Ovechkin won’t be headed to Belarus alone as Caps teammate Evgeny Kuznetsov will also join him on the Russian team. Russia last won gold at Worlds in 2012 when they knocked off Slovakia. Russia has won gold at three of the past six tournaments so they’ve at least got that going for them.
Former Toronto Maple Leafs captain Mats Sundin won a gold medal with Team Sweden in 2006, so he knows a bit about what it takes to win on the international stage.
That’s why when Sundin sounded off to TSN Radio in Toronto about the performance of Russia, it’s worth at least paying attention to.
“I was almost disgusted by their performance when they played Finland,” said the 43-year-old who played 18 seasons in the NHL. “I look at the Finnish team and they’re missing key players. They don’t have any of their big stars and now [Rask] is hurt and that Russian team is stacked with great players and to come out and have that performance they had in the quarterfinals. It was an absolutely heartless performance.”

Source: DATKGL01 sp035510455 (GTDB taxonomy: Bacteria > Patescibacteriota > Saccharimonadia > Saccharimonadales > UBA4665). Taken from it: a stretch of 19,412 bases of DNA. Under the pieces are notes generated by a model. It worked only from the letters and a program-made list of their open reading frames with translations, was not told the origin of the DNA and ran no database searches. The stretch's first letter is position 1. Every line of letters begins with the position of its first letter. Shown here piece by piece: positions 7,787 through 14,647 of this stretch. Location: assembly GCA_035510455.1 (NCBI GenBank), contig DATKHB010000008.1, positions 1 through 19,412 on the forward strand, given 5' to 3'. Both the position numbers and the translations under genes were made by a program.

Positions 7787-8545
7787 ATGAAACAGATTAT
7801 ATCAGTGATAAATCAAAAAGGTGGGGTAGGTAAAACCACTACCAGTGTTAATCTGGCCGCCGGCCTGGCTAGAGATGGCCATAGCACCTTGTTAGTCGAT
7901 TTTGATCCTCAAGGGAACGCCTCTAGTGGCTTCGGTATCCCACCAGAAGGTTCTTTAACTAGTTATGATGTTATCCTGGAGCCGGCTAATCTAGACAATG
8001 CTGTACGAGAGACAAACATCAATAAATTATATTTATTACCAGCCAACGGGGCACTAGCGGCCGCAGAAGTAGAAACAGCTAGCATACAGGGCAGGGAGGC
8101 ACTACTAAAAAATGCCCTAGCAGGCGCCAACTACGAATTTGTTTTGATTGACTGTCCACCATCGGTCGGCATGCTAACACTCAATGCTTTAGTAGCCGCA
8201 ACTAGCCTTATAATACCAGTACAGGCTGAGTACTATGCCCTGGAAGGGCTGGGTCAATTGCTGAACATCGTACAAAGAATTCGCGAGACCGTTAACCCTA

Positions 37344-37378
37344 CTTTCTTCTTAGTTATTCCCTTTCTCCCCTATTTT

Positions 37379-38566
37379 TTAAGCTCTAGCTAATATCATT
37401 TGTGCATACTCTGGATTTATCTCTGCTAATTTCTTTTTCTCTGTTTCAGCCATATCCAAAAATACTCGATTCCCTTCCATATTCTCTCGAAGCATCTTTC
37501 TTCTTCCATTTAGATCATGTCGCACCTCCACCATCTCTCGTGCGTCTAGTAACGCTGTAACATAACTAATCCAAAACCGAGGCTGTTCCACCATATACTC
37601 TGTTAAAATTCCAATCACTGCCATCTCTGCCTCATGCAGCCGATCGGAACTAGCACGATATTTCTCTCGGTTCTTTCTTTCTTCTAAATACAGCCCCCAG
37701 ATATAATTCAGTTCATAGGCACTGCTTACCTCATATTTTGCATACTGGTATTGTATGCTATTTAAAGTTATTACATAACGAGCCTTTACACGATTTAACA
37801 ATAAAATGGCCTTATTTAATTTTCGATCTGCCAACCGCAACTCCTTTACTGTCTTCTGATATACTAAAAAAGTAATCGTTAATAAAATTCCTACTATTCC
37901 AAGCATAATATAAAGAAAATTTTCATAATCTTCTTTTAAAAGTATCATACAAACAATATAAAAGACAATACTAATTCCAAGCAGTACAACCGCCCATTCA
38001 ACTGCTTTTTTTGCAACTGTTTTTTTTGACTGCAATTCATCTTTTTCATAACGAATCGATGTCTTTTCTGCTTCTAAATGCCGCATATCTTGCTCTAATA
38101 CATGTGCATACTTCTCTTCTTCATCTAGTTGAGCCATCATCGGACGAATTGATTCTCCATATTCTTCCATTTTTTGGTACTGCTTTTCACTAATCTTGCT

Sundin went on to question the Russians desire further saying if the presence of Russian president Vladimir Putin couldn’t inspire them, he didn’t know what else could do it.
As Sundin mentions, Finland had a host of key players missing including Mikko Koivu, Valtteri Filppula, and Aleksander Barkov. Russia’s key players like Pavel Datsyuk, Alex Ovechkin, and Evgeni Malkin had less-than stellar performances in the Olympics but for the most part their offense didn’t do enough to help them win on the whole.